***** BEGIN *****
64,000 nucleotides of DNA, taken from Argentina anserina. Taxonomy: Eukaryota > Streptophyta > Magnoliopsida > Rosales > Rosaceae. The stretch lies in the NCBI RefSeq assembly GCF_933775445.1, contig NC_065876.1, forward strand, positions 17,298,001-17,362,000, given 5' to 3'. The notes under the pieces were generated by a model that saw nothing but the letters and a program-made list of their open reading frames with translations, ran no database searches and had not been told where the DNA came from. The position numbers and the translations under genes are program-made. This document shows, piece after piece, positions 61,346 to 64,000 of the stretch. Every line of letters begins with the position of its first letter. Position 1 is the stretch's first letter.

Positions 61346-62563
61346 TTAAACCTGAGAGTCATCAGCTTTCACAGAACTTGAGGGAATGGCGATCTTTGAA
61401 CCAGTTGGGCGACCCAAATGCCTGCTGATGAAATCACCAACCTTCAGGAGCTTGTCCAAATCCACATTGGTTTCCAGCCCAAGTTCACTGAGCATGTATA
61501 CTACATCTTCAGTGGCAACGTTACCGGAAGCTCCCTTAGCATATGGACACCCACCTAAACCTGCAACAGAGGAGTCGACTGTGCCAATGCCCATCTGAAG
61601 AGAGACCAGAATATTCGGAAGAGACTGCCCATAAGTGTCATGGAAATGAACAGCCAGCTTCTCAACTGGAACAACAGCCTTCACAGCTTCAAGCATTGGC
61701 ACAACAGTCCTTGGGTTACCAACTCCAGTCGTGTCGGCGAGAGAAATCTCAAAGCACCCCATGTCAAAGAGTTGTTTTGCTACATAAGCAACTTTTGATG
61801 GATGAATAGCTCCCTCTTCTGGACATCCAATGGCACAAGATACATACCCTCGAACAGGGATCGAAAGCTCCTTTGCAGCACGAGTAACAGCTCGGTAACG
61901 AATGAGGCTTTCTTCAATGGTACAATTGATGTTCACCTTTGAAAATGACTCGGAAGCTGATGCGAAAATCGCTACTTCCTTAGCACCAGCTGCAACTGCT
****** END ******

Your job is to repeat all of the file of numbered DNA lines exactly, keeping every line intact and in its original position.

64,000 nucleotides of DNA, taken from Argentina anserina. Taxonomy: Eukaryota > Streptophyta > Magnoliopsida > Rosales > Rosaceae. The stretch lies in the NCBI RefSeq assembly GCF_933775445.1, contig NC_065876.1, forward strand, positions 17,298,001-17,362,000, given 5' to 3'. The notes under the pieces were generated by a model that saw nothing but the letters and a program-made list of their open reading frames with translations, ran no database searches and had not been told where the DNA came from. The position numbers and the translations under genes are program-made. This document shows, piece after piece, positions 61,346 to 64,000 of the stretch. Every line of letters begins with the position of its first letter. Position 1 is the stretch's first letter.

Positions 61346-62563
61346 TTAAACCTGAGAGTCATCAGCTTTCACAGAACTTGAGGGAATGGCGATCTTTGAA
61401 CCAGTTGGGCGACCCAAATGCCTGCTGATGAAATCACCAACCTTCAGGAGCTTGTCCAAATCCACATTGGTTTCCAGCCCAAGTTCACTGAGCATGTATA
61501 CTACATCTTCAGTGGCAACGTTACCGGAAGCTCCCTTAGCATATGGACACCCACCTAAACCTGCAACAGAGGAGTCGACTGTGCCAATGCCCATCTGAAG
61601 AGAGACCAGAATATTCGGAAGAGACTGCCCATAAGTGTCATGGAAATGAACAGCCAGCTTCTCAACTGGAACAACAGCCTTCACAGCTTCAAGCATTGGC
61701 ACAACAGTCCTTGGGTTACCAACTCCAGTCGTGTCGGCGAGAGAAATCTCAAAGCACCCCATGTCAAAGAGTTGTTTTGCTACATAAGCAACTTTTGATG
61801 GATGAATAGCTCCCTCTTCTGGACATCCAATGGCACAAGATACATACCCTCGAACAGGGATCGAAAGCTCCTTTGCAGCACGAGTAACAGCTCGGTAACG
61901 AATGAGGCTTTCTTCAATGGTACAATTGATGTTCACCTTTGAAAATGACTCGGAAGCTGATGCGAAAATCGCTACTTCCTTAGCACCAGCTGCAACTGCT